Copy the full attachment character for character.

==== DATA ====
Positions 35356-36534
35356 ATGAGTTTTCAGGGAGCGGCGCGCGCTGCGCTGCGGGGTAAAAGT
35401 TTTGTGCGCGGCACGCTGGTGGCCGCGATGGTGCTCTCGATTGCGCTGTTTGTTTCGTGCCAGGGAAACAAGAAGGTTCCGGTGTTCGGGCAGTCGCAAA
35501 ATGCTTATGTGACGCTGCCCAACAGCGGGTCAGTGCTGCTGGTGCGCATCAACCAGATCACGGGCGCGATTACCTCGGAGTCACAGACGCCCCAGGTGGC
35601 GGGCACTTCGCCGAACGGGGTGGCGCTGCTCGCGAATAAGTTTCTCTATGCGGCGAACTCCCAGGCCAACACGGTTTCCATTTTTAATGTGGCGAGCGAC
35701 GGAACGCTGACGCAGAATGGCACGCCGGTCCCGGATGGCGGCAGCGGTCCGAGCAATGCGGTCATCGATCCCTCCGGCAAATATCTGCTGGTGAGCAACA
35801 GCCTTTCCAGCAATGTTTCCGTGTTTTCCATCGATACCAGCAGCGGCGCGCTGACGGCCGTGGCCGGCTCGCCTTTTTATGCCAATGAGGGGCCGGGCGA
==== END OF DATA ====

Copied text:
Positions 35356-36534
35356 ATGAGTTTTCAGGGAGCGGCGCGCGCTGCGCTGCGGGGTAAAAGT
35401 TTTGTGCGCGGCACGCTGGTGGCCGCGATGGTGCTCTCGATTGCGCTGTTTGTTTCGTGCCAGGGAAACAAGAAGGTTCCGGTGTTCGGGCAGTCGCAAA
35501 ATGCTTATGTGACGCTGCCCAACAGCGGGTCAGTGCTGCTGGTGCGCATCAACCAGATCACGGGCGCGATTACCTCGGAGTCACAGACGCCCCAGGTGGC
35601 GGGCACTTCGCCGAACGGGGTGGCGCTGCTCGCGAATAAGTTTCTCTATGCGGCGAACTCCCAGGCCAACACGGTTTCCATTTTTAATGTGGCGAGCGAC
35701 GGAACGCTGACGCAGAATGGCACGCCGGTCCCGGATGGCGGCAGCGGTCCGAGCAATGCGGTCATCGATCCCTCCGGCAAATATCTGCTGGTGAGCAACA
35801 GCCTTTCCAGCAATGTTTCCGTGTTTTCCATCGATACCAGCAGCGGCGCGCTGACGGCCGTGGCCGGCTCGCCTTTTTATGCCAATGAGGGGCCGGGCGA